At an early age, I found nature fascinating. I was probably about four years old when I walked with my father and mother in the woods behind our house in Pleasant Hill, Alabama. Being small, everything else seemed so huge.
It was late autumn and the forest floor was covered with layers of leaves. Our dogs ran ahead of us and I found a box turtle tightly enclosed in its shell. I picked it up and brought it to my father. Water poured out of the shell. He insisted it was dead and flung it deeper into the trees. I don’t know if that were true or not, but I was disappointed.
The path in the woods had been carved by our dogs over the year. They always disappeared into the woods every day. One was a beagle and she tracked rabbits early every morning. The woods sloped and the ground beneath our feet became soggy. And soon we stood upon a thick carpet of moss that was more than six inches deep. To this day, I’ve not seen moss like what surrounded the trees and blanketed the ground. A narrow stream flowed through the middle of the moss. Even though I was little, this place astounded me. My mother and father stood in awe, too, and commented about how unusual the place looked.
That place has never faded from my mind. I went back through the woods as a teenager, time and time again, but I never found the place. It was like we had slipped through a veil into a magical world where fairies might hide. I later learned that the area had been bulldozed by the owner to use the land for pasture. The stream had emerged from natural springs, and he cut a long trench across the field and fed it into a small pond, which destroyed a most wonderful piece of scenery forever.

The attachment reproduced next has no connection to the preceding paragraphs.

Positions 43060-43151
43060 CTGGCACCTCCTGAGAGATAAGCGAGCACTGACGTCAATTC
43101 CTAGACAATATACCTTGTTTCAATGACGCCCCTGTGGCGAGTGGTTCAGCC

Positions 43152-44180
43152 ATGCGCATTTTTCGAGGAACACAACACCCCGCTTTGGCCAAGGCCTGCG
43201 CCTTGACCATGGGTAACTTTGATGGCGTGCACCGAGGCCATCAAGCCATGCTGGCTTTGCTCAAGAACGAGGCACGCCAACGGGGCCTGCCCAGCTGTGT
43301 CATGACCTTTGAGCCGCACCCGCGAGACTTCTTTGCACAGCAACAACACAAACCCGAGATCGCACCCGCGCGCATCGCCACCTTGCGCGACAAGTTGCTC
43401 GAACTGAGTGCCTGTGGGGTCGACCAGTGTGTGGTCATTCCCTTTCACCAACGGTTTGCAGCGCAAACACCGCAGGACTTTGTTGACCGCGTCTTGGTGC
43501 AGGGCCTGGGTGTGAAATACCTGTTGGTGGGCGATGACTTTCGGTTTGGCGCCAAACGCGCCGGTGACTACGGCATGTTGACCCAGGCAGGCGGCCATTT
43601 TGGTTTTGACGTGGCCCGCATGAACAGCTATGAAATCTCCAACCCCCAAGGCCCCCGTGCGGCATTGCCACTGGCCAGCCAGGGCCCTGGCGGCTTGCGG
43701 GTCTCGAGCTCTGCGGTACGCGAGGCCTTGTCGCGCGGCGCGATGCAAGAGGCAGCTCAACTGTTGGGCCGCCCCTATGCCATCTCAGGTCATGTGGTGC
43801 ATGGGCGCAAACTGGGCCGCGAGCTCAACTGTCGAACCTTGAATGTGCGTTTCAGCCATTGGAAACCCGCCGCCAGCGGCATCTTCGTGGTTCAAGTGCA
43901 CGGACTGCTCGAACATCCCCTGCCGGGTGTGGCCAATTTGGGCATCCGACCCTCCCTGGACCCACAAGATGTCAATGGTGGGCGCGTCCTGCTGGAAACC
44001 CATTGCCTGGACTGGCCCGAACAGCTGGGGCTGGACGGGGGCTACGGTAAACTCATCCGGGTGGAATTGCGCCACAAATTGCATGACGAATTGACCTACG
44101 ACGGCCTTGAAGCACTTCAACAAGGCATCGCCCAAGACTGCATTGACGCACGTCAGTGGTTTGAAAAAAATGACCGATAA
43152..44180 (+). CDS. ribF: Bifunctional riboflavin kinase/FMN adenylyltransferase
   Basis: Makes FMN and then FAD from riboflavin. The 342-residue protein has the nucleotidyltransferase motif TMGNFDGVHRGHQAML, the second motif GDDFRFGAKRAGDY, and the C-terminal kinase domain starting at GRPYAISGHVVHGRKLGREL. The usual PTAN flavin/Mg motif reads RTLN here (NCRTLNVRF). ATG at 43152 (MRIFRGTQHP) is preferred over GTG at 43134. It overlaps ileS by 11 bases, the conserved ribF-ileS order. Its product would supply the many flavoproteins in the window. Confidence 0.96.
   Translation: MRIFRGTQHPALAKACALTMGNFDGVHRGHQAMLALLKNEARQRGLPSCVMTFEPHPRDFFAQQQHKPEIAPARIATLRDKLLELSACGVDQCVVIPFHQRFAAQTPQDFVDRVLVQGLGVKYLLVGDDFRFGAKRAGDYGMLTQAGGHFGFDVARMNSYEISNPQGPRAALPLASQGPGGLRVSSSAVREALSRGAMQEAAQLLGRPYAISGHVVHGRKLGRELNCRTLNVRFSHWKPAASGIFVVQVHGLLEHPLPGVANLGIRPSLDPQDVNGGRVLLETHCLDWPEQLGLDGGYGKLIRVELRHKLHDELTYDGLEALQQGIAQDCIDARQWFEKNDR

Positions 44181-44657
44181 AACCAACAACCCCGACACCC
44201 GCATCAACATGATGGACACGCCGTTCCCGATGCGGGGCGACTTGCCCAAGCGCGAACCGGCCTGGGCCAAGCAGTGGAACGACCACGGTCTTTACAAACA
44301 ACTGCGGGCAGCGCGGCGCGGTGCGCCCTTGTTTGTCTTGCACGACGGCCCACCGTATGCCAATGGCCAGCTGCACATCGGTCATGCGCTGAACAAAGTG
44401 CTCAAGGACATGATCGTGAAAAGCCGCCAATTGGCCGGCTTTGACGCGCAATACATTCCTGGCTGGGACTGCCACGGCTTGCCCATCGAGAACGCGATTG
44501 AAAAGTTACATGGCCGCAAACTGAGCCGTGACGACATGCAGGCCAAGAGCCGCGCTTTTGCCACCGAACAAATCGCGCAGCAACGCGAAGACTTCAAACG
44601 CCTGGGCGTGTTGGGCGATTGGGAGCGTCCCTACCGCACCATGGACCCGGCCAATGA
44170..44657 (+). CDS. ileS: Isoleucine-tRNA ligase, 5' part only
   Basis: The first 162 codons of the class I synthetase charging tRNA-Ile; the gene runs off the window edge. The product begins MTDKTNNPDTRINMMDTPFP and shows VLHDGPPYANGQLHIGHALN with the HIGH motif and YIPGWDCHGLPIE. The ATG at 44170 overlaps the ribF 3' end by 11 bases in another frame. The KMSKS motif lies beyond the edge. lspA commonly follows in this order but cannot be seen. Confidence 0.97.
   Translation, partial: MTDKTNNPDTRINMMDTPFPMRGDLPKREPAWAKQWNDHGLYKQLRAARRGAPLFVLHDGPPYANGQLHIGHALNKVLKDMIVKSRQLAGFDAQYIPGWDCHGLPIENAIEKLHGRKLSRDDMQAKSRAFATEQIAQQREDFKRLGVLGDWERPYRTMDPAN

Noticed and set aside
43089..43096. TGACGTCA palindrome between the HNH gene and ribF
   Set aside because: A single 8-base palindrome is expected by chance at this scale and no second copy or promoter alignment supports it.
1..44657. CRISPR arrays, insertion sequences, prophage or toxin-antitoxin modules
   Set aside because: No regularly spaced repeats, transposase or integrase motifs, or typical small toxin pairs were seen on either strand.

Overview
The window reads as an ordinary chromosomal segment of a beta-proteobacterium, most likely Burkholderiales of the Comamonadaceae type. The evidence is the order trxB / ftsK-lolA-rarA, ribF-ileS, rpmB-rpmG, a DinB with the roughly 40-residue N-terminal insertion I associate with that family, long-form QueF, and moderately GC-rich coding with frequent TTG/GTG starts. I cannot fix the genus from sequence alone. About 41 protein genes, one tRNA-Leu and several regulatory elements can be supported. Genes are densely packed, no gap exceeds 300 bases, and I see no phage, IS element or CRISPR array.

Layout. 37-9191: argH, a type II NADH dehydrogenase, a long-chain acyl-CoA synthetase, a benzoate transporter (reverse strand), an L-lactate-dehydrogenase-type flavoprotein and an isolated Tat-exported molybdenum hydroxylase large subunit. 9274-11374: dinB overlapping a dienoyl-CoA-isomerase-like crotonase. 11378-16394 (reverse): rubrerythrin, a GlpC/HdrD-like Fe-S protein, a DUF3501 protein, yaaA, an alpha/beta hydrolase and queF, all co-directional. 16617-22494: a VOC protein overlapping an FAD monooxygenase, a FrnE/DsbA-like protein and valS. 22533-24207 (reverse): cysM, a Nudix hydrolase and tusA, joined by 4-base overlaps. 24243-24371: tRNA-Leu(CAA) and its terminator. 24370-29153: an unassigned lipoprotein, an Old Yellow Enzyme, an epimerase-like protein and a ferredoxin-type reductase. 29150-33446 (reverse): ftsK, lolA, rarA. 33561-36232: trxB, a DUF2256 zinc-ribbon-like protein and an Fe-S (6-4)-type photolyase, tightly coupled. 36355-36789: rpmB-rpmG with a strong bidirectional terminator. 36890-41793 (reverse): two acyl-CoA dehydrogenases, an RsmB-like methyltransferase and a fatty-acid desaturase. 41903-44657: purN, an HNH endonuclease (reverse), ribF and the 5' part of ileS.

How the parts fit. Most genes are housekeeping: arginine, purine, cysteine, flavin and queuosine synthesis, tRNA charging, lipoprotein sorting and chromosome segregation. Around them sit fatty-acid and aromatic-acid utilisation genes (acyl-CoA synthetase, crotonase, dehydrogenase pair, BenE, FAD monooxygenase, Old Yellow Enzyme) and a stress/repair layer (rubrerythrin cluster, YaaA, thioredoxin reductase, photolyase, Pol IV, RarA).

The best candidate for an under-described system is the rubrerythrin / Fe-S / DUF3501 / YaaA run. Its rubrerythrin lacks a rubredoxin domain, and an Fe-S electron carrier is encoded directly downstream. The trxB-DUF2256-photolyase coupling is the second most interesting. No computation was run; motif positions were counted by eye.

A few years after finding the place with my parents, my older brother, David, and I followed the stream and came to the small pond. At the bottom of the clear water were crayfish. We desperately tried to catch these, but they kicked backwards and drifted toward the center of the pool far out of our reach. We tried gimmicks using sandwich bags and string, hoping one might swim into the bag, but none did.
Gone is the area that fascinated my mind at such a tender age, which is sad. Perhaps this is where my muse found me because the mossy banks that surrounded the clear stream has never faded from my memories. In my mind the place will always exist, and this image is what led me to Aetheaon, where such places still exist with dangers unknown to us in this realm.